Canadian campus pauses demand for student Covid waiver

St. Francis Xavier had attributed idea to lack of insurance coverage

July 15, 2020
Are you covered
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A Canadian university is backing off its demand that students sign a waiver releasing it from legal liability in the case of Covid exposure after facing widespread protest over the idea.

St. Francis Xavier University in Nova Scotia had asked its students to sign the three-page form – which would mean their abandoning “any and all claims” and consenting to the imposition of the terms on their heirs and next of kin – as a condition of returning to campus.

After several days of protest by students, alumni and staff, the president of St. Francis Xavier, Andrew Hakin, relented, issuing a note to the campus community promising to “review this decision to ensure it presents the best way forward”.

Dr Hakin had sent out a previous community message explaining the requirement by saying that St. Francis Xavier was “doing everything it can” to meet public health standards, but that its insurance providers would not provide necessary pandemic-related coverage.

The 5,000-student Roman Catholic-affiliated campus is expecting to hold most classes on campus this autumn, and had planned extensively for that, Dr Hakin said in announcing the pause in the waiver requirement. “But we also acknowledge that it will take a community effort in order to have a successful return to campus,” he said.

The incident is part of a struggle across higher education to figure whether and how to resume in-person classes this autumn, and how to balance the health risks and the legal consequences of such decisions.

Many companies in Canada have made similar requests of participants in various group activities, said Wayne MacKay, a professor emeritus of law at Dalhousie University. St. Francis Xavier represents the first case, however, that he has seen in higher education.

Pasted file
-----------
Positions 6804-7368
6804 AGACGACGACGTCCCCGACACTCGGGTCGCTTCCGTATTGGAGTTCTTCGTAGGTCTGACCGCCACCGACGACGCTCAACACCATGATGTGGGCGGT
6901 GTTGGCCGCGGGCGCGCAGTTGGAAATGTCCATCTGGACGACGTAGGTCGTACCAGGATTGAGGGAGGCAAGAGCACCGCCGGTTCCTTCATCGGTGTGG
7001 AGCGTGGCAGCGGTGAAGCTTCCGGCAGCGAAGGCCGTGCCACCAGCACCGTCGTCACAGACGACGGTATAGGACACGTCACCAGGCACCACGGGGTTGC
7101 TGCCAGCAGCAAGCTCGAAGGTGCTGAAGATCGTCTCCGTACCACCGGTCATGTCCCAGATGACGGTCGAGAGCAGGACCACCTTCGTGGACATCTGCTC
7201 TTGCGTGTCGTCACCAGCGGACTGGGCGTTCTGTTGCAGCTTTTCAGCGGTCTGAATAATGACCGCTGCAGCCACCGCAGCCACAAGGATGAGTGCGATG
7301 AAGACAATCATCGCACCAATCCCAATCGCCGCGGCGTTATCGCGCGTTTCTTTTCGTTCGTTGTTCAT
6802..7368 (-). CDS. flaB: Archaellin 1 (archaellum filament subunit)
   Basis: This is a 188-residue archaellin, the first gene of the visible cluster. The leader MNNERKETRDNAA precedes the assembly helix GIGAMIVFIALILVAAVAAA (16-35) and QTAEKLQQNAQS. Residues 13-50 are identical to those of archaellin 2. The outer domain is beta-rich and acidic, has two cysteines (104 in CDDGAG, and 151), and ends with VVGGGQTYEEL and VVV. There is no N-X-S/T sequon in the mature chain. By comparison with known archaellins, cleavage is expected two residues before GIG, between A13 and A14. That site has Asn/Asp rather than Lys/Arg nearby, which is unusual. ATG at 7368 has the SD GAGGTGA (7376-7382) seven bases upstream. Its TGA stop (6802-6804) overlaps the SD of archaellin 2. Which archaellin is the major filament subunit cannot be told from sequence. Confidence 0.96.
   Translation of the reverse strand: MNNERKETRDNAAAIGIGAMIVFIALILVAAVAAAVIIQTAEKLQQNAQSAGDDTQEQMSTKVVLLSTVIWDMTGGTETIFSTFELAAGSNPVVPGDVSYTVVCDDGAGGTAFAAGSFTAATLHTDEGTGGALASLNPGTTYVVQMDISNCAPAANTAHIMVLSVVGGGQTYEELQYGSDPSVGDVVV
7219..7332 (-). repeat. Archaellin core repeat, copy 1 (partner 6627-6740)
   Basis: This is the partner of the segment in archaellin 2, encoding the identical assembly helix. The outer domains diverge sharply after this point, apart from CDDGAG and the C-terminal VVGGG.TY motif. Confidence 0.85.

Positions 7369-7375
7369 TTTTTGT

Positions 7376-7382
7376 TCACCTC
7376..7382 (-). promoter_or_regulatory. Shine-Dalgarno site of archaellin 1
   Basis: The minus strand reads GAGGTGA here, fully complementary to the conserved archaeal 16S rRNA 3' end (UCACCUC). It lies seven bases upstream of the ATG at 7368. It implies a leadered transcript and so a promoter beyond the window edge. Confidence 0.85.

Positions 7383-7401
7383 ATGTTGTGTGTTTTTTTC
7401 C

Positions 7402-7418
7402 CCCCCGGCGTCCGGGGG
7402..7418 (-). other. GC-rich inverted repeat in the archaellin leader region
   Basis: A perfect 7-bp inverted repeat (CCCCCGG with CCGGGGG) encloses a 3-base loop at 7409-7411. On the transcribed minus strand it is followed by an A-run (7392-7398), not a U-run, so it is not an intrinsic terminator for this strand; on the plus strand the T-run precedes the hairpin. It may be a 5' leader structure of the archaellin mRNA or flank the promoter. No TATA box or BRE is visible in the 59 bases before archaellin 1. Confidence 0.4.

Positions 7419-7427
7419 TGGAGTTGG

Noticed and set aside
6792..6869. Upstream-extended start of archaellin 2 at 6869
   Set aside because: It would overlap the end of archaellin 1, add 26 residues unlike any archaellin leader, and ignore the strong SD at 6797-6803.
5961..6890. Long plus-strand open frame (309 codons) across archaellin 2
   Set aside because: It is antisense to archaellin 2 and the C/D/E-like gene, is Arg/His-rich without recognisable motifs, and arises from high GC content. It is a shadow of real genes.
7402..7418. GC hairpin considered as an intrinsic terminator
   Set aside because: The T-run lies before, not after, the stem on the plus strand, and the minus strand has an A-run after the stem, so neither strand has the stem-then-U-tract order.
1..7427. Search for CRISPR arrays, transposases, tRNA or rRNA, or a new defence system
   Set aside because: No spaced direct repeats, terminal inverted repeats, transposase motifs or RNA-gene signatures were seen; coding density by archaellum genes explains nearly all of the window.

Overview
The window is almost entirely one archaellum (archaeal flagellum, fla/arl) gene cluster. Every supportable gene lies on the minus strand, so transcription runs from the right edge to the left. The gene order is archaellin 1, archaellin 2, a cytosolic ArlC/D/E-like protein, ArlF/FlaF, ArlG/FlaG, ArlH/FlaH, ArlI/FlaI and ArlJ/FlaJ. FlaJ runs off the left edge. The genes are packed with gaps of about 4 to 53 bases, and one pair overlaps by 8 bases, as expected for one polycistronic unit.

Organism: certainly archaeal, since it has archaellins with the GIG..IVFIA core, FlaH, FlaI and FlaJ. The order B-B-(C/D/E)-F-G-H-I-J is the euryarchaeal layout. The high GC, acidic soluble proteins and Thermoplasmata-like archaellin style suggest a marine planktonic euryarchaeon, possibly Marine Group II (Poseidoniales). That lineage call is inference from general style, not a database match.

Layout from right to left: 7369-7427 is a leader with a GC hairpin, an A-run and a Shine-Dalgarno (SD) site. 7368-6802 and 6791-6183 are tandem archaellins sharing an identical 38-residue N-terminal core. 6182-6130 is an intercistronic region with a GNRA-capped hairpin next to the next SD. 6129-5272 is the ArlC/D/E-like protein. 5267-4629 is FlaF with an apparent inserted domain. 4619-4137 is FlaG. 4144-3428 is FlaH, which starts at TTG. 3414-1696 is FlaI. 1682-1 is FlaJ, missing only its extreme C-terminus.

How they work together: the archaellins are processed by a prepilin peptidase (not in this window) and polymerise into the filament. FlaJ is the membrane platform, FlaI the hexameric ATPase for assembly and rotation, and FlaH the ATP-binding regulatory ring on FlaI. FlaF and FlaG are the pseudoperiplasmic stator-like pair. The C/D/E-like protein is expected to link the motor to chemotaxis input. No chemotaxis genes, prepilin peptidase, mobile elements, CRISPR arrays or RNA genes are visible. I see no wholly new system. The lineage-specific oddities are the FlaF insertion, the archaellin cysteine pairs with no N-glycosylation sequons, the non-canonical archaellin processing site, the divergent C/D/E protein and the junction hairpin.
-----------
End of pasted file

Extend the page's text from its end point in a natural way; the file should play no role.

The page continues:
The idea has been broached in the US. Ohio State University required its football players to sign a statement acknowledging the risk of Covid exposure, although administrators said they regarded it as more of a pledge than a legal document.

More broadly, the leading US higher education lobby groups, representing both public and private universities, pushed Congress to enact legislation that would provide the institutions with legal liability protection if they resume classes in the fall.

Congress largely ignored the request, and some lawmakers instead proposed legislation that would make clear that such waivers could not be enforced for large indoor gatherings.

Despite such rejection, most US universities have been giving public indications they will reopen their campuses regardless. Now, however, with coronavirus infection rates rising across much of the country, a growing number of institutions are admitting that they will remain in online-only formats for the autumn.

Such talk of campus reopening may have been cynical from the start, and the reality is only going to get clearer for students and their families in coming days, said Scott Galloway, a professor of business at New York University.

US institutions that are still telling parents about the various safety protocols that they are establishing for the resumption of on-campus classes this autumn are “delusional or dishonest”, Professor Galloway told faculty at Remote, a conference on online learning hosted by Arizona State University.

“I think that’s nothing but Latin for: ‘Parents, send in your tuition cheques,’” Professor Galloway said.

“I think we’re going to see a series of announcements over the next 15 to 30 days,” he said, “that are sober and honest and say we’re going to focus all our attention on making the online experience as robust as possible.”

paul.basken@timeshighereducation.com

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